3 Ways Retailers Just Proved That Innovation and Change Are Still Alive

Macy's, retail

For 60 years, Walmart’s stores have dotted the American landscape, its cavernous Supercenters serving as the one-stop-shop of choice for value-minded consumers, often in rural or modest communities that offered few other choices.

Fast forward to the present, and a year of rising prices fueled by record inflation has been able to do things for Walmart that the Arkansas-based brand could never do on its own.

“We’ve continued to gain grocery market share from households across income demographics with nearly three-quarters of the share gain coming from those exceeding $100,000 in annual income,” Walmart CFO John David Rainey told investors and analysts on the retailer’s third-quarter earnings call last week.

In doing so, the company’s newly hired executive dispelled a long-standing belief that capped Walmart’s reach to lower income demographics. While the company’s value prop still rings true with stressed and stretched consumers, Rainey’s revelation confirmed that “everyday low prices” now appeal to the wealthy.

Makes sense to us. Digging into findings from the latest “New Reality Check: The Paycheck-To-Paycheck Report: Holiday Shopping Edition,” a PYMNTS and LendingClub collaboration, we see that in October 2022, “43% of those earning more than $100,000 per year reported living paycheck to paycheck,” up 38% in the same period last year. Eat the rich? We think not.

consumers, income

Read more: Walmart Says Inventory is Down and $100K+ Shoppers Are Up

At Home With Renovating

Not long after, another logic-challenging shocker was delivered. After taking in the fact that six-figure earners are relying more and more on discounted groceries, we learned that spending on home improvements is not, in fact, cratering like the broader housing market which coincidentally delivered its ninth consecutive monthly retreat this week.

Seriously? Yes. Quite.

“Even in the U.S. market where home prices have declined after a particularly steep run-up during the pandemic, we are not seeing any impact to sales,” Lowe’s CEO Marvin Ellison said on the retailer’s third-quarter earnings call Wednesday (Nov. 16),  adding that higher home prices and owner-equity, an aging housing stock and disposable income are three preeminent factors driving this demand.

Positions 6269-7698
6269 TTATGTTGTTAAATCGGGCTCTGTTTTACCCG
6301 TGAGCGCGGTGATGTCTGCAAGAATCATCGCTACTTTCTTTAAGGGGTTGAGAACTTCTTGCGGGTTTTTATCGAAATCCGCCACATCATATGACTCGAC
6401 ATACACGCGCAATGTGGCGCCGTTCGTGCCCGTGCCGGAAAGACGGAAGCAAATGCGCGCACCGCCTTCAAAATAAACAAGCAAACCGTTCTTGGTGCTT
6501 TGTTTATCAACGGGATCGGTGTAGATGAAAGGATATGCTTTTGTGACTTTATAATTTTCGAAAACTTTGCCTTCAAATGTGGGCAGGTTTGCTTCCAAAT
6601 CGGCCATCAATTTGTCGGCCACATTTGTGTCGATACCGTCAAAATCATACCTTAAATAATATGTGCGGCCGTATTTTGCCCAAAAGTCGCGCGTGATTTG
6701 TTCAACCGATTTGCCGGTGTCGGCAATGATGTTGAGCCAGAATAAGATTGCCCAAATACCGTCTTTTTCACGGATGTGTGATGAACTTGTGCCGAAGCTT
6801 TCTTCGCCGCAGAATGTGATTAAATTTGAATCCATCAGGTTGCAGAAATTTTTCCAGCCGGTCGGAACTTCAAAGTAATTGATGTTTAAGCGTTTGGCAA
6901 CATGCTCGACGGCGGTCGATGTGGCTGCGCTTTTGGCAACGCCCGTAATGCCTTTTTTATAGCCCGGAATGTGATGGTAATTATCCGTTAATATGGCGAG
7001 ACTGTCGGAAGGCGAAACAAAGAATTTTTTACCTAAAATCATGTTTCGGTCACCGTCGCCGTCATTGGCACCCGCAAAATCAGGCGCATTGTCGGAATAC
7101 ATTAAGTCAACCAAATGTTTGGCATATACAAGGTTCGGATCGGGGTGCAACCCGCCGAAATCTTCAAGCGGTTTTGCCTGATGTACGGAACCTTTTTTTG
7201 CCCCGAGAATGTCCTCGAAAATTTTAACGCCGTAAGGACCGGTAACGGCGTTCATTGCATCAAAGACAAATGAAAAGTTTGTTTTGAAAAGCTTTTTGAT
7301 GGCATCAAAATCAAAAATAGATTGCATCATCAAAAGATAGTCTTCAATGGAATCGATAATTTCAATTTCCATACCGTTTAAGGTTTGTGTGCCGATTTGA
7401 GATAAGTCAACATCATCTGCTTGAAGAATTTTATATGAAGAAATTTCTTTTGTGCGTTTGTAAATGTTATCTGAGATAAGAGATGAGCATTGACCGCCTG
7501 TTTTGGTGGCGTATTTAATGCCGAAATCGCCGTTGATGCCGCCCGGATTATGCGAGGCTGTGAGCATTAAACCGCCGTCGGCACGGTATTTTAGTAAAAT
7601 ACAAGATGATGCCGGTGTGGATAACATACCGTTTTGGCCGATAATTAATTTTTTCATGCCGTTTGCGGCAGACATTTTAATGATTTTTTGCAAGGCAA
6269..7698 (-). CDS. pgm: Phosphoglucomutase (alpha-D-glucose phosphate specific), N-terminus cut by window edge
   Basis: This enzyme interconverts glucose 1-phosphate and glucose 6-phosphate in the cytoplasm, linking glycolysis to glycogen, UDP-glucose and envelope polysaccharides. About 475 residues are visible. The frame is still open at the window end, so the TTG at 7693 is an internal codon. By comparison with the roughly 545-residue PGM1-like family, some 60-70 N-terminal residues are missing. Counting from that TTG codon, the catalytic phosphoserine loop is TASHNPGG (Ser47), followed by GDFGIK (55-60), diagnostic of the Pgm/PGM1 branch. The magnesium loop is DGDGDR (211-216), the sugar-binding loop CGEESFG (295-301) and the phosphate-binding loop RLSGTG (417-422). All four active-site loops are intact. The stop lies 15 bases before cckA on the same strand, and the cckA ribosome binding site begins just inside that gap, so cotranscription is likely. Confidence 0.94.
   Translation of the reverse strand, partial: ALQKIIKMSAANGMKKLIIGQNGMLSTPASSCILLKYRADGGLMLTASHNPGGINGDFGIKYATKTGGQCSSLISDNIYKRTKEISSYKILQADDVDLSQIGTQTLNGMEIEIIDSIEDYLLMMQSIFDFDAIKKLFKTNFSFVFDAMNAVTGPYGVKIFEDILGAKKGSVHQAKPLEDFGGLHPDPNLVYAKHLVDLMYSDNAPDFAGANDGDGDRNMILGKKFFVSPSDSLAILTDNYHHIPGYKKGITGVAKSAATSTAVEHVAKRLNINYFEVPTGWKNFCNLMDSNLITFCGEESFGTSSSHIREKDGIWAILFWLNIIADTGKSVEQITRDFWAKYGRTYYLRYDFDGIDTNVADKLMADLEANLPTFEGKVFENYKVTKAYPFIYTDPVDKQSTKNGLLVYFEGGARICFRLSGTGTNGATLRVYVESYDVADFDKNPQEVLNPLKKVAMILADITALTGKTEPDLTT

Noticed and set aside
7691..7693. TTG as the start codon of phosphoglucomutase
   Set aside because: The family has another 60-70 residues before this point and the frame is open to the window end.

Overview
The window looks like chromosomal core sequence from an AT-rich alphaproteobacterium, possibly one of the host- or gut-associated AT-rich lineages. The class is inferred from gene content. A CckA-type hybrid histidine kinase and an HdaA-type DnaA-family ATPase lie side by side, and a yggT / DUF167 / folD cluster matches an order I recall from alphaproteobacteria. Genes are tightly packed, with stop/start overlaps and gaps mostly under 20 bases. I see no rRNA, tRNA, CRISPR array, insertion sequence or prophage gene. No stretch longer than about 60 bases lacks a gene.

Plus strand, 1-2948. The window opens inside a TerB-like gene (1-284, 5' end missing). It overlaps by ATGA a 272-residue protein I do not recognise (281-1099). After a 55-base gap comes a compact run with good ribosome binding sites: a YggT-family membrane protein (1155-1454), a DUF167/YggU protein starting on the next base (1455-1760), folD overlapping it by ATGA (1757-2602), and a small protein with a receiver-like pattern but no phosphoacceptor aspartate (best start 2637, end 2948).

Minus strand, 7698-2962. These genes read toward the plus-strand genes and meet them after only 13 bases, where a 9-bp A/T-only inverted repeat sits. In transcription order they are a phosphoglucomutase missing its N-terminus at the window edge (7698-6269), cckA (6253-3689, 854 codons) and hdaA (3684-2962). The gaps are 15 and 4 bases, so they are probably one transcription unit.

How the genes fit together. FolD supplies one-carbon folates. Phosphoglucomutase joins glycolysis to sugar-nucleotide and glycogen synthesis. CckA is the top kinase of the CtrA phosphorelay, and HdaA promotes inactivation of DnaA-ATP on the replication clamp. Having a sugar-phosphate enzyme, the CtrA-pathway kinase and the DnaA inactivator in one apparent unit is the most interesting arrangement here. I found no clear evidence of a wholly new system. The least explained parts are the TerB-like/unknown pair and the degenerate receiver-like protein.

As goes Lowe’s so goes The Home Depot, more or less, also handing in better-than-expected Q3 results on Tuesday (Nov. 15), at which time CEO Ted Decker told analysts, “We are pleased with the traction we are seeing in our interconnected business as we continue to build on our momentum with both our Pro and DIY customers.”

Decker chalked much of this up to “better functionality and capabilities in our Home Depot app where we see greater engagement. In fact, throughout the year, we have seen strong double-digit growth in monthly active users versus last year.”

Also read: Lowe’s Says Home Remodeling Trend Still Strong and Set to Boom

In both cases, the country’s two largest home improvement retailers flipped the script and said because of the weak housing market and mortgage rates popping to a 20-year high, their big-spending Pro customers overwhelmingly expect to do more work next year than they did this year.

“This unique combination of factors is causing homeowners to trade-up in place, preferring to invest in repairs and renovations to make their current homes meet their family’s evolving needs, rather than buying a new home,” Ellison said, specifically challenging what he called common misperceptions about the home improvement business.

Another Miracle on 34th Street

Macy’s has been counted out more times than there are floats in its Thanksgiving Day parade, it seems, filing bankruptcy in 1992, again in 2003, and barely escaping it once more in 2020.

Fast forward to this post-COVID, hyper-inflation, “pre-cessionary” world we live in today, and The Weekender is happy to say that Macy’s military-sounding “Polaris strategy” has given the icon of American department store retailing reason for holiday cheer.

“It’s a different company than we were back in March of 2020,” CEO Jeff Gennette said in summing up the retailer’s Q3 earnings on Thursday (Nov. 17).

Reclaiming the “timeless” appeal of one-stop-shopping experiences across a portfolio that also includes upscale Bloomingdale’s, Gennette talked up digital initiatives galore, as well as the success of the Toys R Us store-in-store partnership that he said will be a permanent fixture in all 500+ brick and mortar locations.

“Overall the Toys R Us customer is younger and more diverse than our Macy’s customer and we have discovered that 85% of Toys R Us customers are cross shopping,” Gennette said.  The deal is “a great example of finding a hole in the market and strategically filling it, gaining share and loyalty and creating lasting memories for children and adults alike,” he said. sounding more like a scene from Elf than the musing of 40-year company veteran who has been there and back again.

“I’d say the headline here is that we’re a more modern department store,” he added.

See also: Macy’s CEO: ‘We’re a Financially Strong, More Modern Department Store’